Chef Julia Child’s biographer recalls his great aunt and uncle

Back in the halcyon days of August, the esteemed Ellsworth American was kind enough to send reporter Kate Cough to my reading at the Northeast Harbor, Maine, Library. Her report begins like this …
NORTHEAST HARBOR —When Julia Child got her first microwave oven “it was this magical space-age thing from NASA,” says her grandnephew Alex Prud’homme. “She was told you could cook everything in it.”
Julia decided to test the machine at her house in Cambridge, Mass. She was throwing a dinner party. “And she put the frozen chicken, the vegetables and the chocolate cake into this magical machine,” says Prud’homme. “She pushed the button and it kind of rumbled and began to smoke. Then they noticed some chocolate leaking out and she opened the door and this big cloud of smoke came out and there was a burnt and still frozen chicken in there, some really horrible looking vegetables and melted chocolate cake.”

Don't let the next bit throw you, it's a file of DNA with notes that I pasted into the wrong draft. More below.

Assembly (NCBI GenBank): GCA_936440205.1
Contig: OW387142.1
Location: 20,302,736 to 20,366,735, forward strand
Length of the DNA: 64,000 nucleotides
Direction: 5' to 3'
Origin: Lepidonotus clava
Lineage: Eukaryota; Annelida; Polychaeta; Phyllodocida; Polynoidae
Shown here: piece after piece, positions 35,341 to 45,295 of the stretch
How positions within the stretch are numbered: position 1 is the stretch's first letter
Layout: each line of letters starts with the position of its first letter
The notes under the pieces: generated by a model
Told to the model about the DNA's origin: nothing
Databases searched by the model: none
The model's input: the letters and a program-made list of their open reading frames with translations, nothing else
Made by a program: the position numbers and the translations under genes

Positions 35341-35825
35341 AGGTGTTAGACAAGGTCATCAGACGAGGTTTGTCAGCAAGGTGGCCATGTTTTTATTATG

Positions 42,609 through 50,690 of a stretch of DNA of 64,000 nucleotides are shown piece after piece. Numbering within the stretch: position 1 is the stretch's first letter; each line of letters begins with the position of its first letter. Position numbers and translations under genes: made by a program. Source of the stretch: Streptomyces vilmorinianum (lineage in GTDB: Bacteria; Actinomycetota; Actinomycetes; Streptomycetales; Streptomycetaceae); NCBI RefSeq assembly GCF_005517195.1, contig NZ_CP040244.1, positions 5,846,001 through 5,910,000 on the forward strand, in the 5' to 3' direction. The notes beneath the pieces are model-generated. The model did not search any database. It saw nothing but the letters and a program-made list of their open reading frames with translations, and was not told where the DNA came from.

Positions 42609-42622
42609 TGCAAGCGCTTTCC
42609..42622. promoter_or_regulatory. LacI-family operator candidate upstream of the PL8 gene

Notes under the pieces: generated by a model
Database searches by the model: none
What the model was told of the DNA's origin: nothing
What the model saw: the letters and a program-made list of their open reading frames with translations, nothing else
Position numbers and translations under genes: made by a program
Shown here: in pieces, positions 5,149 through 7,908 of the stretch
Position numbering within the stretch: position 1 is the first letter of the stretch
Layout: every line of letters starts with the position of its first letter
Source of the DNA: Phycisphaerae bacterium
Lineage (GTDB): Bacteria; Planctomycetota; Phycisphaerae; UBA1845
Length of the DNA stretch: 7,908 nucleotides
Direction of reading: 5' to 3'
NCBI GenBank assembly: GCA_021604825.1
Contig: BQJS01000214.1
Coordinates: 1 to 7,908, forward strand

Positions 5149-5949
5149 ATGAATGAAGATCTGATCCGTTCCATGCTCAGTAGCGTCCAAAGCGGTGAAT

On Aug. 15, Prud’homme regaled a rapt audience with stories of his time cooking and eating with his great aunt, America’s “first lady of French food,” at the Northeast Harbor Library. Child also was known in Maine. She and her husband, Paul, spent time summers at a rustic retreat in the Tremont village of Bernard.
“You’ve inspired me to cook!” gushed one woman as Prud’homme signed copies of the two books, “The French Chef in America: Julia Child’s Second Act” and “France is a Feast: The Photographic Journey of Paul and Julia Child,” that were the subject of the evening’s discussion.
For the rest of the story, please see: